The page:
Kalaw | Myanmar

Kalaw Countryside Trek to Pein Ne Bin Village

Southeast Asia Tour 2015

Kalaw | Myanmar

02 Dec 2015 | Wed

Day 14 of 46

  • Flight | Bagan Nyaung-U to Heho | Drive to Kalaw
  • Arrive | Town of Kalaw
  • Dream Mountain Resort Kalaw
  • Kalaw Countryside Trek to Pein Ne Bin Village

Kalaw Countryside Trek to Pein Ne Bin Village

Begin Our Trekking Journey

After checking into the hotel, it was time for our six-mile Kalaw countryside trekking journey to Pein Ne Bin Village (Palaung ethnic hill tribe).  After a short drive, we arrived at our trek start point – a beautiful farming community surrounded by incredible mountainside views.

Farmhouse View Overlooking Countryside

Our trekking journey consisted of a big loop that started on a gravel path/road until we reached the Pein Ne Bin Village. After walking a few hours along the gravel path/road, we came out of a curve and were able to get our first glimpse of the Pein Ne Bin Village, home of the Palaung ethnic hill tribe.

Pein Ne Bin Village

Pein Ne Bin Village is located in a stunning mountain range near the town of Kalaw in Myanmar. Home to the Palaung ethnic hill tribe, this tiny village is an important cultural site for the people of Kalaw and beyond.

Pein Ne Bin Village – Home of Palaung Ethnic Hill Tribe

This remote location provides a unique opportunity to observe traditional life as it has been practiced for centuries by the Palaung people; weaving, farming, and trading on the local markets are all part of everyday existence. Here one can immerse oneself in culture, admiring ancient temple sites and taking part in traditional ceremonies and festivals. And although modern development projects have threatened some aspects of life here, Pein Ne Bin Village remains remarkably unchanged since its founding long ago.

The beauty and serenity found in this hidden corner of Myanmar offer an unforgettable experience that will linger long after your journey ends.

When we first walked into the village, we passed by several young children that appeared to be walking to school.

Village Children Walking to School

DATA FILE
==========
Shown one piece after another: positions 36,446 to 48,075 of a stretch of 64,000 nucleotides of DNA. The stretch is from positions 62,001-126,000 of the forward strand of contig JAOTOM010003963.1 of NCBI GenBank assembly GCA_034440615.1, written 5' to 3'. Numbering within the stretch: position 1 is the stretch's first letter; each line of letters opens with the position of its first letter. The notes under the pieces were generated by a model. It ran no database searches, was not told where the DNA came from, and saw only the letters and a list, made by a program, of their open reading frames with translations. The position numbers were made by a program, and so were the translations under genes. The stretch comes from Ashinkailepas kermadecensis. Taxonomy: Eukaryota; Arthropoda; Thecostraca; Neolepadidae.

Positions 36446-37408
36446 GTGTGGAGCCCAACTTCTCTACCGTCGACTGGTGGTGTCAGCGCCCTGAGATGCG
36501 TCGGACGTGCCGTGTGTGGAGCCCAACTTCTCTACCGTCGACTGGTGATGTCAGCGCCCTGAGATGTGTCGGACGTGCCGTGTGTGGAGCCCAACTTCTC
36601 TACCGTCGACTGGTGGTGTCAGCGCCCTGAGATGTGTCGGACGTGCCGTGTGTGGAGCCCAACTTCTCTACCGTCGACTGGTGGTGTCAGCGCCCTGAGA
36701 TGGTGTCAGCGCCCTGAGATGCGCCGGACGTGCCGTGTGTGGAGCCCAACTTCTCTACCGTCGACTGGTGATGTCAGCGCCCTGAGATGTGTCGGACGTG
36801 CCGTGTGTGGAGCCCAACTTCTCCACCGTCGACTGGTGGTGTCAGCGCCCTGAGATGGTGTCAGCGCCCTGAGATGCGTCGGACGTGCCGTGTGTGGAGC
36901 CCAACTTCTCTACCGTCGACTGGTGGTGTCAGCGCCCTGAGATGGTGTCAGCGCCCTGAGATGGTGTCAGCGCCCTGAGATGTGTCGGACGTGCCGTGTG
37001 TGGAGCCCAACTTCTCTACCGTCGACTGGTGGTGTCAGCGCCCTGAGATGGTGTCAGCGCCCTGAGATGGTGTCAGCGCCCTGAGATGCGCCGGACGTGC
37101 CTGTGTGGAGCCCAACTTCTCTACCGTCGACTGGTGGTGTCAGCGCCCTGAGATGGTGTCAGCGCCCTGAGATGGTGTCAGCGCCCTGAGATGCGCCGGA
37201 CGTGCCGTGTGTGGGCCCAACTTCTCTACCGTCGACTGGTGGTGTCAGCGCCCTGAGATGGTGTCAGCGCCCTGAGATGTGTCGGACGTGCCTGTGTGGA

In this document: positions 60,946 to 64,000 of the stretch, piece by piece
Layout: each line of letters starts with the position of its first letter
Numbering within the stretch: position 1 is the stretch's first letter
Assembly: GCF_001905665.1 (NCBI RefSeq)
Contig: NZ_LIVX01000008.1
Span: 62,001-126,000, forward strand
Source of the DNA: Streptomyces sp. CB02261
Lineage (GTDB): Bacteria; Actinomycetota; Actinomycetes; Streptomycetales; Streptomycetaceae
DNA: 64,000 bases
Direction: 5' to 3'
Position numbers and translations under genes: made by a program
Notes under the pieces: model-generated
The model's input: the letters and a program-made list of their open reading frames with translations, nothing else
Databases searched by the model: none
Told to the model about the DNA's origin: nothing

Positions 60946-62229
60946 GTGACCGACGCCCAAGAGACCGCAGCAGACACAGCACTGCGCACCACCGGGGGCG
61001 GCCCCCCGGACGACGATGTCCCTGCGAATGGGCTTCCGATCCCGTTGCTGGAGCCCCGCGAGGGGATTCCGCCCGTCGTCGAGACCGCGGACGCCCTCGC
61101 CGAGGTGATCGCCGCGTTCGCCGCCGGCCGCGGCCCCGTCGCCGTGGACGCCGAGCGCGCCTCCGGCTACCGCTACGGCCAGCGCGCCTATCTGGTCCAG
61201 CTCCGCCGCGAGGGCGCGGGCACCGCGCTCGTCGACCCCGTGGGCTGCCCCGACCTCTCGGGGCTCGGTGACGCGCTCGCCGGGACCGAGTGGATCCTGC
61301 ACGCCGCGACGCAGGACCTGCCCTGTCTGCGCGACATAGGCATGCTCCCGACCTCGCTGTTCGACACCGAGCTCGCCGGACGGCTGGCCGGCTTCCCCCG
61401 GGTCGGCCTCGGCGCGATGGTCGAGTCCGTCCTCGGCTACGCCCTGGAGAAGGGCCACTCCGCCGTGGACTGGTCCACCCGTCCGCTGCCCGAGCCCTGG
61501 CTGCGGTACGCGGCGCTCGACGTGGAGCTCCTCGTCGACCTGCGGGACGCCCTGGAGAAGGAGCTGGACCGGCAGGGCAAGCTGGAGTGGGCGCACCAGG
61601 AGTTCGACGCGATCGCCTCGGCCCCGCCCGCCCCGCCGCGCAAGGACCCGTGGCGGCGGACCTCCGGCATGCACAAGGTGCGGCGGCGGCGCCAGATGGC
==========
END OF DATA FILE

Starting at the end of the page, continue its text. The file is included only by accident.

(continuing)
The homes throughout the village are an eclectic mix of old traditional Palaung/Burmese huts and houses to several more modern-styled designs. Like a lot of ethnic tribe communities throughout Asia, they are slowly being forced to adapt to new modern ways of technology. With this taking place, the older generation does their best to hang on to their old Palaung culture and traditions. The village elders actively attempt to pass their traditions down to the younger generations, but unfortunately, they tend to resist. The current younger generation actively desires the “shiny lights” of modernization (like cell phones, the internet, social media, and video games).

The Palaung (Burmese: ပလောင် လူမျိုး [pəlàʊɰ̃ lùmjó]; Thai: ปะหล่อง, also written as Benglong Palong) or Ta’ang are a Mon–Khmer ethnic minority found in Shan State of Burma, Yunnan Province of China and Northern Thailand. In China, they are referred to as the De’ang (Chinese: 德昂族; pinyin: Déángzú also spelt Deang) people.

They live mainly in the northern parts of Shan State in the Pa Laung Self-Administered Zone, with the capital at Namhsan.

The Ta’ang (Palaung) State Liberation Army, the armed wing of the Palaung ethnic group, began fighting against the Burmese military in 1963. It entered a cease-fire agreement with the central government in April 1991, but is currently continuing the insurgency. Both the government and the rebel armies have derived benefit from poppy cultivation, which has caused serious drug addiction among the local people.

– Wikipedia Palaung People

After walking through the village, our trails turned a bit more intense and challenging. Near the end, we passed through large orange groves where many locals (mostly women) were harvesting.

Mountainside Orange Grove

The land here is so rich and fertile, everything grown here flourishes – as if everything is larger than normal. Along our journey, we saw endless fields of fruits and vegetables that included cabbages, dragon fruit, coffee trees, tea, avocados, potatoes, rice, and oranges.

Young Girl Carrying Basket Full of Oranges

While hiking, we came across what we thought was a small snake, it turned out to be an earthworm!  Yes, this is a 12″ long Myanmar earthworm (see below)!  We ended up seeing many of these along the trip.

12″ Earthworm

This region of Kalaw was so beautiful – colorful landscapes, vibrant farming, magnificent views, and a wonderful glimpse into the rural life at Pein Ne Bin Village.

YouTube Video

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